ABNER (A Biomedical Named Entity Recognizer) is an open-source software tool for text mining in the molecular biology literature. It processes unstructured biomedical documents in order to discover and annotate mentions of genes, proteins, cell types, and other entities of interest. This task, known as named entity recognition (NER), is an important first step for many larger information management goals in biomedicine, namely extraction of biochemical relationships, document classification, information retrieval, and the like. To accomplish this task, ABNER uses state-of-the-art machine learning models for sequence labeling called conditional random fields (CRFs). The software distribution comes bundled with two models that are pre-trained on standard evaluation corpora. ABNER can run as a stand-alone application with a graphical user interface, or be accessed as a Java API allowing it to be re-trained with new labeled corpora and incorporated into other, higher-level applications. This chapter describes the software and its features, presents an overview of the underlying technology, and provides a discussion of some of the more advanced natural language processing systems for which ABNER has been used as a component. ABNER is open-source and freely available from http://pages. cs.wisc.edu/~bsettles/abner/
Efforts to organize the wealth of biomedical knowledge in the primary literature have resulted in hundreds of databases and other resources (Bateman, 2008), providing scientists with access to structured biological information. However, with nearly half a million new research articles added to PubMed annually (Soteriades & Falagas, 2005), the sheer volume of publications and complexity of the knowledge to be extracted is beyond the means of most manual database curation efforts. As a result, many of these resources struggle to remain current. Automated information extraction (IE), or at least automated assistance for such extraction tasks, seems a natural way to overcome these information management bottlenecks.
Named entity recognition (NER) is a subtask of IE, focused on finding mentions of various entities that belong to semantic classes of interest. In the biomedical domain, entities of interest are usually references to genes, proteins, cell types, and the like. Accurate NER systems are an important first step for many larger information management goals, such as automatic extraction of biologically relevant relationships (e.g., protein-protein interactions or sub-cellular location of gene products), biomedical document classification and retrieval, and ultimately the automatic maintenance of biomedical databases.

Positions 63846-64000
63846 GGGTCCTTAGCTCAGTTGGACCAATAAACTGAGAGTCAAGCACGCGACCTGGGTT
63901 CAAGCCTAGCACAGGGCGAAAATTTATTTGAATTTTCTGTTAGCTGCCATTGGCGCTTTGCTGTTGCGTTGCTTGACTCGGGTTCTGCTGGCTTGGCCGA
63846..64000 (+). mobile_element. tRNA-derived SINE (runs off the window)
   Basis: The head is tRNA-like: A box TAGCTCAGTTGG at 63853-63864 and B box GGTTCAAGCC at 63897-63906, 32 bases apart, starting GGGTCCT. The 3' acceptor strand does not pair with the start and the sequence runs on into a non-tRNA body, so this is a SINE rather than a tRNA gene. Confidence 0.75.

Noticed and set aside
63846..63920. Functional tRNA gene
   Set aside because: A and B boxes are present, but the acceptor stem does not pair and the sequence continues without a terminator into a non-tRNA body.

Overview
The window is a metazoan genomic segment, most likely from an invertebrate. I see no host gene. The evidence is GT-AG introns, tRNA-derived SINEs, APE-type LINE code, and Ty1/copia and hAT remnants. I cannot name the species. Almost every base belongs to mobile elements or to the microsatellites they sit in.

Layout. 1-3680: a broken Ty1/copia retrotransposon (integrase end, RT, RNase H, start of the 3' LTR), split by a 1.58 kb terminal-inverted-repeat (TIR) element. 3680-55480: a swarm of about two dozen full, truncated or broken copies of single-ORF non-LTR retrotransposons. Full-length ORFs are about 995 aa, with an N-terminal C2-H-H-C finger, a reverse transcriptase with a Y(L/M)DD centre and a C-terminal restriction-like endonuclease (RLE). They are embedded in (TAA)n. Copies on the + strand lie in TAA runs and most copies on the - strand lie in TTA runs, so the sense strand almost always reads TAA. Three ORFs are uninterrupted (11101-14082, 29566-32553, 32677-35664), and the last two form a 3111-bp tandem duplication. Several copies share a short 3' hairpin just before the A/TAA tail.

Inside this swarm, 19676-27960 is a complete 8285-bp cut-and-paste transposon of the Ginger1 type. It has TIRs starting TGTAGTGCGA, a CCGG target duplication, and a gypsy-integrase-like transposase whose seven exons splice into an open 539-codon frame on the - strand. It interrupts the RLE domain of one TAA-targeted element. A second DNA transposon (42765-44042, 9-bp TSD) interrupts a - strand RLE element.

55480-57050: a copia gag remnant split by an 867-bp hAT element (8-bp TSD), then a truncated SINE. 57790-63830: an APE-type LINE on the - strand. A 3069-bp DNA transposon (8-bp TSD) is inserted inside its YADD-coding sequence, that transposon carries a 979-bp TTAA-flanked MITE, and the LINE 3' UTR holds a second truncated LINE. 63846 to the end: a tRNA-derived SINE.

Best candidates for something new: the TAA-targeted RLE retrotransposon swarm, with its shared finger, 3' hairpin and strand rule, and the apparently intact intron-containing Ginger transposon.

In order to facilitate and encourage research in the area of biomedical NER, several “bake-off” style competitions have been organized, in particular the NLPBA shared task (Kim et al., 2004) and the BioCreative challenge (Yeh et al., 2005). For these events, several research teams rapidly design, build, and submit results for machine learning systems using benchmark annotated text collections. The challenges showcase a variety of approaches to the problem, and provide a wealth of insights into what sorts of models and features are most effective. However, few of the resulting systems have been made publicly available for researchers working in related areas of natural language processing (NLP) in biomedicine.
I first released ABNER (Settles, 2005) in July 2004 as a demonstrational graphical user interface (GUI) for the system I developed as part of the NLPBA shared task challenge (Settles, 2004). In March 2005, a revised, open-source version of the software was released with some performance improvements and a new Java application programming interface (API). The goal is to encourage others to write custom interfaces to the core NER software, allowing it to be integrated into other, more sophisticated biomedical information management systems. ABNER also supports training new models on corpora labeled for different knowledge domains (e.g., particular organisms, since gene naming conventions vary from species to species).
Figure 1 shows a screenshot of the intuitive GUI when ABNER is run as a stand-alone application. Text can be typed in manually or loaded from a file (top window), and then automatically tagged for multiple entities in real time (bottom window). Each entity type is highlighted with a unique color for easy visual reference, and tagged documents can be saved in a variety of annotated file formats. The application also has options for processing plain text documents on the file system in batch mode offline.
A screenshot of ABNER’s graphical user interface
ABNER has built-in functionality for tokenization and sentence segmentation, which are fairly robust to line breaks and biomedical abbreviations (users can choose to bypass these features in favor of their own text preprocessing as well). The bundled ABNER application is implemented in Java and is therefore platform-independent, and has been tested on Linux, Solaris, Mac OS X, and Windows.